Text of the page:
Search Images Maps Play YouTube News Gmail Drive More »
Sign in
Screen reader users: click this link for accessible mode. Accessible mode has the same essential features but works better with your reader.

Patents

  1. Advanced Patent Search
Publication numberUS3412394 A
Publication typeGrant
Publication dateNov 19, 1968
Filing dateOct 14, 1963
Priority dateOct 14, 1963
Publication numberUS 3412394 A, US 3412394A, US-A-3412394, US3412394 A, US3412394A
InventorsRobert M Lewis, Anne M Strasbourger, Julius C Strasbourger
Original AssigneeAnne M Strasbourger
Export CitationBiBTeX, EndNote, RefMan
External Links: USPTO, USPTO Assignment, Espacenet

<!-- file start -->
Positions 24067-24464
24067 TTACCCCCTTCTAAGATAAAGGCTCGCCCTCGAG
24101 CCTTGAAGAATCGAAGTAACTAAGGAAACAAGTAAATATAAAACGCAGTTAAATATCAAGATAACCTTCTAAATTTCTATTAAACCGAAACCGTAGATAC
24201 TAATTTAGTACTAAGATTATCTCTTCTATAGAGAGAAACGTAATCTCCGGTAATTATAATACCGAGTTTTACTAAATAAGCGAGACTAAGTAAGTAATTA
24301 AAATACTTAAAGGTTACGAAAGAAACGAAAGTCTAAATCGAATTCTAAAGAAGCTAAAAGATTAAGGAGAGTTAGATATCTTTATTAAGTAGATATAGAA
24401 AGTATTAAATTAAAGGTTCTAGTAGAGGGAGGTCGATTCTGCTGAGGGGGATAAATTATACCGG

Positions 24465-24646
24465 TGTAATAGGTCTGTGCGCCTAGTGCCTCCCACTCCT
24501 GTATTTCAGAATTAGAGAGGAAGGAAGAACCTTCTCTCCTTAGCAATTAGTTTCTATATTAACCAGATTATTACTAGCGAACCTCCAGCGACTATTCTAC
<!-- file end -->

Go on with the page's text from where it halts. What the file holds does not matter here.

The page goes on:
Photocell controlled pest, bird, and animal chaser
US 3412394 A
Abstract  available in
Images(1)
Previous page
Next page
Claims  available in
Description  (OCR text may contain errors)

Nov. 19, 1968 LEWI ETAL 3,412,394

PHOTOCELL CONTROLLED PEST, BIRD, AND ANIMAL CHASER Filed Oct. 14, 1963 INVENTORS J C TAASBOuRG-GR 5 R.M.L5w/.s

I 0 I I United States Patent Filed Oct. 14, 1963, Ser. No. 316,020 6 Claims. (Cl. 340-386) The invention is actuated by a manual switch, lightsensitive cell or mechanical timer or any or all of these controls in any desired combination. The device is positive in operation and detonations are accurately spaced by an electric timing device which sequentially operates the gas inlet valve, igniter and the gas inlet valve closing switch if the mechanical timer or light control goes to the OFF position during the period when the gas inlet valve is in the OPEN position.